The Revoice conference is over. But we will continue to hear from Revoice, its various speakers and supporters. It is not my goal here to write a point-by-point rebuttal of the many troubling things that were stated in the conference. I have listened to the addresses from Nate Collins and Eve Tushnett and there is enough troubling material there to keep one busy for quite a while.
The sacraments have always been a point of contention in the church. Someone once said that the sacraments serve as a litmus test of the strength or weakness of a system of theology. This is because many aspects of what we believe, such as the doctrines of God, of Christ, of the Spirit, of Scripture, of the Church, and even of eschatology converge here and find practical outlets.
More on the Benefit of Christ
My earlier post on the 16th-century booklet The Benefit of Christ has elicited many responses. Several people have pointed me to this edition https://archive.org/details/benefitchristsd00palegoog, which I had seen before. It’s not a faithful translation and is written in such an archaic language that in no means communicates the warmth and spontaneity of the Italian original.
Heinrich Bullinger’s early life was studded with dangers. At the time of his birth, July 18, 1504, his family was still frequently on the move to escape the wrath of his uncles (his mother’s brothers), who were bent on killing his father. After all, Heinrich Sr. was the local priest, and had taken Anna Wiederkehr in common law marriage (a practice the church had officially forbidden but was in fact allowing, providing the priest could pay a yearly tribute to a bishop).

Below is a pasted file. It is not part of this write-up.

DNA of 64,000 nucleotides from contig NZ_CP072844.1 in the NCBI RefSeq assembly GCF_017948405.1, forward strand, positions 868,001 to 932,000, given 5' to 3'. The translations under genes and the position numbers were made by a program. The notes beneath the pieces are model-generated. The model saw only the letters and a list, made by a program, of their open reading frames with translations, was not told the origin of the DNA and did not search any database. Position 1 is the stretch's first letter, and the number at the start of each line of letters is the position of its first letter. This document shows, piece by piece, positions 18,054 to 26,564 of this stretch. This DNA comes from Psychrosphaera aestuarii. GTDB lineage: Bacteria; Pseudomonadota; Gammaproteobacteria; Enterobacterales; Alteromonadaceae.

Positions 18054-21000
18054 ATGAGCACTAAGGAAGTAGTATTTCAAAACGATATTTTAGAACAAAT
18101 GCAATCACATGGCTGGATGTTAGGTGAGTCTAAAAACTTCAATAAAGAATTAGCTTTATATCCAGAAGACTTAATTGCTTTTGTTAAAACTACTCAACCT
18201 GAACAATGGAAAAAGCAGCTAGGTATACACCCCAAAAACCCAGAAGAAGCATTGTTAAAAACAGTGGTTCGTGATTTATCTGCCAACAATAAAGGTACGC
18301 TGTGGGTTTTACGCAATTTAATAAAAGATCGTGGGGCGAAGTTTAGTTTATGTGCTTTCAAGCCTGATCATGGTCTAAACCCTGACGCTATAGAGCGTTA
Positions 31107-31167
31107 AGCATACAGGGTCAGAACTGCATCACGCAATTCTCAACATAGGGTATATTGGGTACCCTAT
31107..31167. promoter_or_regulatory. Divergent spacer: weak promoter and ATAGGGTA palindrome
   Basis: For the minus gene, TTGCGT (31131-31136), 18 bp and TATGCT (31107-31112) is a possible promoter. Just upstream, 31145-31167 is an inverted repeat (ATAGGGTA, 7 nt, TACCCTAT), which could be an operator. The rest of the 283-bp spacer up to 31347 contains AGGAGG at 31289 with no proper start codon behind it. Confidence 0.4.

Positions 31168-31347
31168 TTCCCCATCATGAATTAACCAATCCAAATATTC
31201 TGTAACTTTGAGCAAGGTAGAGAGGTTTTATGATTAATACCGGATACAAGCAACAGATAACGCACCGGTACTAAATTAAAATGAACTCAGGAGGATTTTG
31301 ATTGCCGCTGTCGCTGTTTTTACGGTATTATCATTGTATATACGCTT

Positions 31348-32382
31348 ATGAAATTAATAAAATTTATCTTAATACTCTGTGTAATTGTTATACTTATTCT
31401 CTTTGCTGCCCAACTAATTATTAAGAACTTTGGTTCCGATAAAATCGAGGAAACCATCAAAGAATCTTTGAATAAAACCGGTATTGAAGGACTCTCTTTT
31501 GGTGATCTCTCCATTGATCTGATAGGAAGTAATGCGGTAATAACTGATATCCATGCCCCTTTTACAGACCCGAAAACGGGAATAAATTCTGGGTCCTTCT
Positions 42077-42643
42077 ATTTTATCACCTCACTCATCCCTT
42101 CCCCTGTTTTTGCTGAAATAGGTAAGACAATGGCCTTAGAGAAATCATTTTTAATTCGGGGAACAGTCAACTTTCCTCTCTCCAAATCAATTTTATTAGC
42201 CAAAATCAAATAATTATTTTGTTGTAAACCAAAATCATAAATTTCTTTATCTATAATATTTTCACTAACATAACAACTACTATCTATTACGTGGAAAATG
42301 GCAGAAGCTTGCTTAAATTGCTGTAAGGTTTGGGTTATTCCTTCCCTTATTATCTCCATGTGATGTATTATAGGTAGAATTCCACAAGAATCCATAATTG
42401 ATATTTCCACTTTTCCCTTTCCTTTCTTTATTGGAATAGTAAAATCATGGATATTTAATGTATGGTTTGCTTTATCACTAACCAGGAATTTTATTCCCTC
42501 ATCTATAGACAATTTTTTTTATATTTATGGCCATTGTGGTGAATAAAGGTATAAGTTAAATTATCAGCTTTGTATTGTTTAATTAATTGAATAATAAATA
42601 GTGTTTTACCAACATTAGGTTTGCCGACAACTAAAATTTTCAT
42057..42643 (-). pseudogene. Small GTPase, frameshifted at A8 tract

There is a certain view of church that regards it (especially as expressed in the local congregation) as a ‘voluntary association’. The idea has been notably prevalent among Christians in the United States, but has been embraced more widely in other parts of the world. Interestingly this perception of church only began to increase in popularity in post-colonial America with the growth of Non-Conformist churches.
There are many occasions when what seem like throwaway remarks from Jesus say far more than we may realise. One in particular is heard in our Lord’s exchange with the Canaanite woman in the region of Tyre and Sidon (Mt 15.21-28), where he tells her, ‘I was sent only to the lost sheep of the house of Israel.’